One of Alphabet’s longest serving execs just stepped down from his position at Google’s parent company. Eric Schmidt, who served as the tech giant’s CEO from 2001 to 2011, has held the executive chairman post at both Google and subsequently its parent company Alphabet in recent years.
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Schmit announced his decision to not seek reelection to Alphabet’s board next month, and instead will step aside to “coach Alphabet and Google businesses/tech,” according to the company’s announcement. The executive confirmed the news himself on Twitter.
“Eric has made an extraordinary contribution to Google and Alphabet as CEO, chairman, and board member. We are extremely grateful for his guidance and leadership over many years,” Chairman of Alphabet’s Board of Directors John Hennessy said. While Schmidt won’t serve on Alphabet’s board going forward, he’ll act as a “technical advisor” for the company, whatever that means.
Schmidt’s departure comes amid ongoing turmoil inside Google that’s affected the company’s public image within the past year, which, in turn, has affected Alphabet’s revenue this past quarter. This was mainly due to the $1.7 billion fine Google must pay the European Commission (EC) for violating antitrust rules in the region.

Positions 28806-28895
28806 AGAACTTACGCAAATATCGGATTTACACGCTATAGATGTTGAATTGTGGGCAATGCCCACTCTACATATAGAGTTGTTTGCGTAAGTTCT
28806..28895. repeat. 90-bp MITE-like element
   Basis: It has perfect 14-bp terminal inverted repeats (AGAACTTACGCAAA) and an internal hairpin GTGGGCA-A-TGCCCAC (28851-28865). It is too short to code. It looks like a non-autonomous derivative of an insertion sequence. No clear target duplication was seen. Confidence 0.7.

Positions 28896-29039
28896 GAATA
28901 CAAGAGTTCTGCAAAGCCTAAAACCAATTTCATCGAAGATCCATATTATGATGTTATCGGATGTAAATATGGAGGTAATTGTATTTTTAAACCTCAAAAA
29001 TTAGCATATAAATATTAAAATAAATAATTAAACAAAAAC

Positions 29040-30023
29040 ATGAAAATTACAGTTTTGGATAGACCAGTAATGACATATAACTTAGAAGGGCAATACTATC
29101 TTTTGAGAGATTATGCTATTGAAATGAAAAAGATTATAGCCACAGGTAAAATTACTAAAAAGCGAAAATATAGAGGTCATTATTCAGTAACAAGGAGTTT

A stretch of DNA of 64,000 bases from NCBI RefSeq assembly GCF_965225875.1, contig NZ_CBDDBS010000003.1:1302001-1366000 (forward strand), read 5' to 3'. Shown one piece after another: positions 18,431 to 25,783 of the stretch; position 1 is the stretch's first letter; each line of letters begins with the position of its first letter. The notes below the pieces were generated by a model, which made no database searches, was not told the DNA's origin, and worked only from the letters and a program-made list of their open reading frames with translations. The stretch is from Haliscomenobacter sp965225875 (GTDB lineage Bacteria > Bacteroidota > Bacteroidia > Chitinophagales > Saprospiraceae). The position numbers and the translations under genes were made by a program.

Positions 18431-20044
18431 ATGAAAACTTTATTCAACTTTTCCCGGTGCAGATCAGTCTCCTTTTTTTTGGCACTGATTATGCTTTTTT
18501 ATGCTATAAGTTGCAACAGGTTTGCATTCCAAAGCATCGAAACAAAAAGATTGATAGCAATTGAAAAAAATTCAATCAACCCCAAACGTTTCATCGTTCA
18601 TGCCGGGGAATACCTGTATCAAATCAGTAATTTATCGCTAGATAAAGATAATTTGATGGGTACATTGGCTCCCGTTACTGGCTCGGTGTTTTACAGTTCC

Furthermore, Google is currently dealing with public tension as thousands of employees have been protesting the company’s mishandling of sexual allegations. Just this week, the ongoing incident ignited an international sit-in at worldwide Google offices, protesting retaliation against female workers for reporting sexual harassment.
The walk-outs follow last year’s employee protests and resignations from workers who refused to work on the censored Chinese search engine. Employee objections also forced Google to drop its bid for a $10 billion contract with the Pentagon that would have seen it develop military surveillance tools.
Schmidt is also joined by Google Cloud CEO Diane Greene, as they’ll both be leaving Alphabet’s board.